The event dragged on, though Elsa entertained herself by crafting the ideal comeback to throw in her sister’s face when it finally finished. The Minister of War became engaged with the Minister of Trade in an argument so civil it did not appear to be an argument to anyone who was not closely tracking their statements and did not have an ear for the falseness of the Minister of War’s laugh. It concerned the importation of arms: the Minister of War wanted to buy them from the Kholodnian Empire to the east, whose military manufacturing sector did shoddy but low-risk work, while the Minister of Trade favored the greater security risk and more skilled manufacturers of the Confederation of Kramer States to the south.

                Queen Elsa tried not to grit her teeth, but it seemed she had forgotten how to make the muscles in her jaw relax. Everyone knew the Confederation was too much of a mess to go to war with anybody these days. Besides, Arendelle was low on anyone’s list of “places to attack” – it was a small, peaceable kingdom that was not in a strategic location and had no mineral wealth. The argument was pointless.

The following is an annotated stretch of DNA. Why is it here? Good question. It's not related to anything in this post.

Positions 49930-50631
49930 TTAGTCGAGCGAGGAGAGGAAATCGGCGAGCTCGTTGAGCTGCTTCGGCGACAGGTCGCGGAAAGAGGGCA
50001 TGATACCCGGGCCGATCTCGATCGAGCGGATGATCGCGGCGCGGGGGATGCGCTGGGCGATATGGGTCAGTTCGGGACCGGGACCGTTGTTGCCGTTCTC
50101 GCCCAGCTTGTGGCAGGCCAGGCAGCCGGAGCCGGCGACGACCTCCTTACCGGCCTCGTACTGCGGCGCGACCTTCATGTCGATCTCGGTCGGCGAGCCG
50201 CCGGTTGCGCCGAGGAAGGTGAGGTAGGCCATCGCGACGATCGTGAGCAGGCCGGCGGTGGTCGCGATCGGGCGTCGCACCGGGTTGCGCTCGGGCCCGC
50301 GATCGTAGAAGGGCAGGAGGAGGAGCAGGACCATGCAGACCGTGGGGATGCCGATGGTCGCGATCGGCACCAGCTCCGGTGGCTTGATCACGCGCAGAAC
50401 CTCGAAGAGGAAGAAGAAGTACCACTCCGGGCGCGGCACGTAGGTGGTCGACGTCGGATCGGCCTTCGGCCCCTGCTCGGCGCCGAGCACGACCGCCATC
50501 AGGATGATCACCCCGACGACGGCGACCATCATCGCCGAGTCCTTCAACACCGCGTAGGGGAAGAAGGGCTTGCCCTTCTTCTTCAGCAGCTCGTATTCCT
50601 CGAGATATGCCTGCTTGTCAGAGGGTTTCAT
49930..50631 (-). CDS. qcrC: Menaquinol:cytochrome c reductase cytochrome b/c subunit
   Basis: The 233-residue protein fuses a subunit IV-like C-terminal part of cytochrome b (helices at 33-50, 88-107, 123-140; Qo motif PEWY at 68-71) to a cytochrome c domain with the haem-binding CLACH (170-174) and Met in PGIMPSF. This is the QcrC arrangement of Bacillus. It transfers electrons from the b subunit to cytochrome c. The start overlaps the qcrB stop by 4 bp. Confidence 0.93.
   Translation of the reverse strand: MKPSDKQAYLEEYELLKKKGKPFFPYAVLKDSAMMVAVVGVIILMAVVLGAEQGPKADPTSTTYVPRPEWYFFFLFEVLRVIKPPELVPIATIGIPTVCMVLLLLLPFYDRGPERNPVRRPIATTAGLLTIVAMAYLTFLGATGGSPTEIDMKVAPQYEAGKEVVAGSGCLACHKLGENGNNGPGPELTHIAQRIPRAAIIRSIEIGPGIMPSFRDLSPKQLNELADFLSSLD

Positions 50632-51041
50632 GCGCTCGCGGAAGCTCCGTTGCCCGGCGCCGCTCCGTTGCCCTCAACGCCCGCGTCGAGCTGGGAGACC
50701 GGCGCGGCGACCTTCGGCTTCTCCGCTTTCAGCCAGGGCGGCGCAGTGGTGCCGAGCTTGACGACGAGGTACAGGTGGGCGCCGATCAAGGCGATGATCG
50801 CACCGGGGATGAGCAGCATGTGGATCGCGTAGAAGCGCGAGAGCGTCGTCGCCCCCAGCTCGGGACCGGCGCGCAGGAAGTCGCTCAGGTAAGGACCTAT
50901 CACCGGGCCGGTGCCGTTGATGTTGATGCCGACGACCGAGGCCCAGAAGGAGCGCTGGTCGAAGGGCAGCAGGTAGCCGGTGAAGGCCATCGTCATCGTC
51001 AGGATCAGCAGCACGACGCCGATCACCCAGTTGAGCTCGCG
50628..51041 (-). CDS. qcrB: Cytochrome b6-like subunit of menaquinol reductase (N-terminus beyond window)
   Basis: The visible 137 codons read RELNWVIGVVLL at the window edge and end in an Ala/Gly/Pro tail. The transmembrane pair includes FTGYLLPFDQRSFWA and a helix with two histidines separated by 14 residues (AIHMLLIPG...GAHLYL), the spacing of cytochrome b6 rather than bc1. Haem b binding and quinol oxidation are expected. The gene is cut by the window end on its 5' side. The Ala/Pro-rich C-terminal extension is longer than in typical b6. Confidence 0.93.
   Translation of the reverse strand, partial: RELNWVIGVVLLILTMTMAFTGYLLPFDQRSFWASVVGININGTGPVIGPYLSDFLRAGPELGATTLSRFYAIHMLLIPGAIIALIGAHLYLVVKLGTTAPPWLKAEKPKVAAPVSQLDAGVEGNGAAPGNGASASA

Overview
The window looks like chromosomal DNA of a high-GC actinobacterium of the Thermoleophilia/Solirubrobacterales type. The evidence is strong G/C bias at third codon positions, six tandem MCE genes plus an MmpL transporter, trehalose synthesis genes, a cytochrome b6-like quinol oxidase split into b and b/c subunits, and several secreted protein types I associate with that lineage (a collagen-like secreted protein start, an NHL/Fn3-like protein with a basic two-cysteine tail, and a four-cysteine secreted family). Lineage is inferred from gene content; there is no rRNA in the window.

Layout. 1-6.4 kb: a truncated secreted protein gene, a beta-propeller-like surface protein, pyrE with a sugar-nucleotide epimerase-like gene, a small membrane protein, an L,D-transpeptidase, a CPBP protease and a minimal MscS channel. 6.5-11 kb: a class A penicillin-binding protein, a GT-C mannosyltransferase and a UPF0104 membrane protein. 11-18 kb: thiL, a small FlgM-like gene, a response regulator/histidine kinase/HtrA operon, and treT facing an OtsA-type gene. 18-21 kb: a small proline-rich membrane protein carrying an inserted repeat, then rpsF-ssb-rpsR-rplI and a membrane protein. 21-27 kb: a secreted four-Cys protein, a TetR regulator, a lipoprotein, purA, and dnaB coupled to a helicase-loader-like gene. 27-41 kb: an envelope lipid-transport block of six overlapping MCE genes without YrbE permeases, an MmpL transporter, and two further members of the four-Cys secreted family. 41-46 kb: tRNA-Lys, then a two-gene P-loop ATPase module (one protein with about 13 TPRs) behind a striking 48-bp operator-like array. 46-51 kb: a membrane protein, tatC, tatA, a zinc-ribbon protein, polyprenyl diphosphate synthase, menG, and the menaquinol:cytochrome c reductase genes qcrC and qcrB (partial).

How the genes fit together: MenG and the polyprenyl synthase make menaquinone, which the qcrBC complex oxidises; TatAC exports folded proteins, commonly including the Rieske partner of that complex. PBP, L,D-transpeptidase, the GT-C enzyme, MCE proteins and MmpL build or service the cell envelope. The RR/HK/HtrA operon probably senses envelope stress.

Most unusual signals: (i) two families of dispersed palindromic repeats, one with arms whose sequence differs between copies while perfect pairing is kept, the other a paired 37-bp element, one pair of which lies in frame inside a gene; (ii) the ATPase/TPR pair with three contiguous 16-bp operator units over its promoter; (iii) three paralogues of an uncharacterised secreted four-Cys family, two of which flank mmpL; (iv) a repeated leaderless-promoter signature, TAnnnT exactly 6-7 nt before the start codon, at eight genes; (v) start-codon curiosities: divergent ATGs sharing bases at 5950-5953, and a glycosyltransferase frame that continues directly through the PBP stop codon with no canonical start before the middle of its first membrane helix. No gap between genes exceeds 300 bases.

“Gentlemen,” she said aloud, clearing her throat. Silence reigned immediately; the Queen rarely participated in these meetings with more than courtesy. “Pardon my intrusion into this conversation, but may I suggest we favor whichever producer is more cost-effective and disregard all other considerations as impossible to predict and likely to cancel out, anyway?”

                The two men bowed, almost in unison, and declared that they would run through the numbers and notify her of the decisions by the end of the week. The Queen rarely intervened directly in these microscopic decisions, so when she did, her royal suggestions were taken with all the weight of her throne. Elsa sighed silently; she did not care what conclusion they reached but wanted only to prevent the meeting from stalling longer than necessary. Already she could feel the rustling of skirts beside her as Anna began to restlessly tap her foot.